Job Search Workshop: Creating Your Action Plan (RSVP Required)
Focus: Small and Midsize Firms in the Pittsburgh Area
Tuesday, February 2, 1:00-1:45pm, Room 113
If you are feeling frustrated and your job search needs some energy and direction, then this workshop is for you. This hands-on workshop will take you through the process of developing a Job Search Action Plan. This session is designed for students who are searching for summer or post-graduate employment with small and mid-size firms in the Pittsburgh region (please note that if you are looking at firms outside of the region and the principles in this workshop will still apply). If you would like to attend this workshop please RSVP to Pam Day email@example.com ASAP but no later than Thursday, January 28 with your name and class year. Because this is a hands-on workshop students should bring their laptops to this program.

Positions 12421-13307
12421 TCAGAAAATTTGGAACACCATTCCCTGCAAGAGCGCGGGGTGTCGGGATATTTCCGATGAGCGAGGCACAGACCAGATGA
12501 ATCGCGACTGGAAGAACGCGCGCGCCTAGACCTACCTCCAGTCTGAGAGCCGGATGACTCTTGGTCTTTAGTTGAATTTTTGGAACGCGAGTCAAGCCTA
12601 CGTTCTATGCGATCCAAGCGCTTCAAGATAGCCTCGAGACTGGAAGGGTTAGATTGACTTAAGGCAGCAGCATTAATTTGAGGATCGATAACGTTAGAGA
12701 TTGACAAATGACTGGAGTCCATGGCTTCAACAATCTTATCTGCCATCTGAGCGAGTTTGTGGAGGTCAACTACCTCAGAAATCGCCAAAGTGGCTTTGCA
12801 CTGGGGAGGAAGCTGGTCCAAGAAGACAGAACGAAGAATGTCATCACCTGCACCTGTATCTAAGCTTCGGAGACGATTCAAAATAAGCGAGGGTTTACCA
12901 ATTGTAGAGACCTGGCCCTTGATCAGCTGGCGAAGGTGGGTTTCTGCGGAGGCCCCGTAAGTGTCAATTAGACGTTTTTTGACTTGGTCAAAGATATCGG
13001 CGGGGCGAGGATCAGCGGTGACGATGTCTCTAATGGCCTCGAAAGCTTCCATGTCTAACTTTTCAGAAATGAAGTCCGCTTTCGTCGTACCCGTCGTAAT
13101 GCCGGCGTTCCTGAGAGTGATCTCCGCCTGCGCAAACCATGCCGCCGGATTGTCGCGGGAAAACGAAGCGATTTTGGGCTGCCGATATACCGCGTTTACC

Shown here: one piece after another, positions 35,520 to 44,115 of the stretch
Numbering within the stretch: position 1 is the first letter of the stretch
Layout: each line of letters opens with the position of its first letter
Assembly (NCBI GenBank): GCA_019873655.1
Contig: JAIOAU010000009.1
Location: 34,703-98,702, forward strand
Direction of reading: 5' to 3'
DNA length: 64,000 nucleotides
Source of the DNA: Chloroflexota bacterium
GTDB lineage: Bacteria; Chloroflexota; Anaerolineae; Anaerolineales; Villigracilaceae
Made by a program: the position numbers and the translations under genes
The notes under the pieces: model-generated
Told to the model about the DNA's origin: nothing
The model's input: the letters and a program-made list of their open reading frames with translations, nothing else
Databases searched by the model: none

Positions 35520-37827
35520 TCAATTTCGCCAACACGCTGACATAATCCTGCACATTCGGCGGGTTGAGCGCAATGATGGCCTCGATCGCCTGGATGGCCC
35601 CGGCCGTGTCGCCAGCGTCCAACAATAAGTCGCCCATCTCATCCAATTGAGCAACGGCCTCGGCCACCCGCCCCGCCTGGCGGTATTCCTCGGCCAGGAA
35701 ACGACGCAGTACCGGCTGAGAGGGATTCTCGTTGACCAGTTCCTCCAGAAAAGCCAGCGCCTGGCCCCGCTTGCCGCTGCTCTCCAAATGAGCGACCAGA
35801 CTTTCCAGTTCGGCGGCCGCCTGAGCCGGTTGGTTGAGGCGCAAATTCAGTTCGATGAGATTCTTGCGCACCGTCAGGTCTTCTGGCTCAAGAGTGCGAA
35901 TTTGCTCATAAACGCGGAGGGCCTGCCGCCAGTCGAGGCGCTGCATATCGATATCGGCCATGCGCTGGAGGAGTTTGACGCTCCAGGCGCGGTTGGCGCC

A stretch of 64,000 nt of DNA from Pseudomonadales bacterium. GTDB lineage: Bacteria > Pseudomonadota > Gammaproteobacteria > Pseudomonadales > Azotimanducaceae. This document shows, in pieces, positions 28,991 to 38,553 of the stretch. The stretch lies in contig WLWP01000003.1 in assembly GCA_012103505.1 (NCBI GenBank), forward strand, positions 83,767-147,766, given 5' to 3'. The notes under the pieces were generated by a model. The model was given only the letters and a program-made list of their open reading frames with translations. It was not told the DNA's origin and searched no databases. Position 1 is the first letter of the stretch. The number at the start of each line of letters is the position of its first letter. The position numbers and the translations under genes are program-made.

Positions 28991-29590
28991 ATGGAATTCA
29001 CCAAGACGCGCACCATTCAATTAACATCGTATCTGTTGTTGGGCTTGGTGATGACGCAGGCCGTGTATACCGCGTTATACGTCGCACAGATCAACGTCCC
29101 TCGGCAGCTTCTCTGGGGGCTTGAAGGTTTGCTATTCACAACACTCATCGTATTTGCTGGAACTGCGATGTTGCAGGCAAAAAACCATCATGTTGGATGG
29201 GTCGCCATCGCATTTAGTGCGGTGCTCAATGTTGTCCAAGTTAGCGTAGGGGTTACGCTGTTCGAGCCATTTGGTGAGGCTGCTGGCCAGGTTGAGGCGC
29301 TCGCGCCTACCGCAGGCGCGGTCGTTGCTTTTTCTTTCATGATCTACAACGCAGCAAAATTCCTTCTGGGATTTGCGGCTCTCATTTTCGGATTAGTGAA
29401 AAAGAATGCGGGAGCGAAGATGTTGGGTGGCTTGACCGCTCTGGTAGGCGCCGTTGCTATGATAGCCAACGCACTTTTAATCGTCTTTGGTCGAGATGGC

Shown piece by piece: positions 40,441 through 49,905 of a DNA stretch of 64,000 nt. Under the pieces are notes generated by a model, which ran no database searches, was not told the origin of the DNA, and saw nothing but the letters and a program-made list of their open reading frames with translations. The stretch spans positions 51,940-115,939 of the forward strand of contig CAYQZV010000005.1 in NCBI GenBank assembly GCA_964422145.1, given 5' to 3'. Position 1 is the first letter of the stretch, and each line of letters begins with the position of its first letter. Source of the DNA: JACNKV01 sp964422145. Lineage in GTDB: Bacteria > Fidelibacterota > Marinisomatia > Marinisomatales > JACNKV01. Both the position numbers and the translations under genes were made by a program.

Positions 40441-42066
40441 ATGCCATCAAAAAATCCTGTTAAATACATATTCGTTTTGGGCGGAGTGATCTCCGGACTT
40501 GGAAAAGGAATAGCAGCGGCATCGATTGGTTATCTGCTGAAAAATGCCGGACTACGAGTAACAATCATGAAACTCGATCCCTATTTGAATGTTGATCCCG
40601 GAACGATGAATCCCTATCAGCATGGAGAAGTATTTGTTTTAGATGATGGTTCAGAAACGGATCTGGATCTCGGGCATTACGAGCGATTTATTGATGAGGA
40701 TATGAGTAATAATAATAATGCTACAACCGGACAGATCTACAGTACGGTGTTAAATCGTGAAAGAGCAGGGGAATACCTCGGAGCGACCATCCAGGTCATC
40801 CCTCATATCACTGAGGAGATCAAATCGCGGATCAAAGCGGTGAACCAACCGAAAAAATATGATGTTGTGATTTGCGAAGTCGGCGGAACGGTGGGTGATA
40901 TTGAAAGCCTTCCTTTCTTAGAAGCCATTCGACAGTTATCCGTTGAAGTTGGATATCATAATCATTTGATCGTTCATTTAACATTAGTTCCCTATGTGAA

ALL STUDENTS – Save the Date -- Attorney Expo (Table Talk)
Thursday, February 4, 1:00-2:30pm, Law School Lobby
Learn about different practice areas, both traditional and non-traditional, from expert resources: the attorneys themselves! This is a great opportunity to explore different legal practice areas as well as non-traditional settings. All law students are invited to drop by to talk to practitioners, ask questions and network with local attorneys. This is the Fourteenth Annual program Talk and we expect over 35 attorneys to participate. A complete list of attorneys and practice areas will be available closer to the event date.
SOCIAL AND SERVICE EVENTS
Pitt Law Women’s Association – Spring Career Panel
Thursday, January 28, 2010 12:00 noon – 1:30PM Room 107
Catered lunch provided with RSVP by January 25th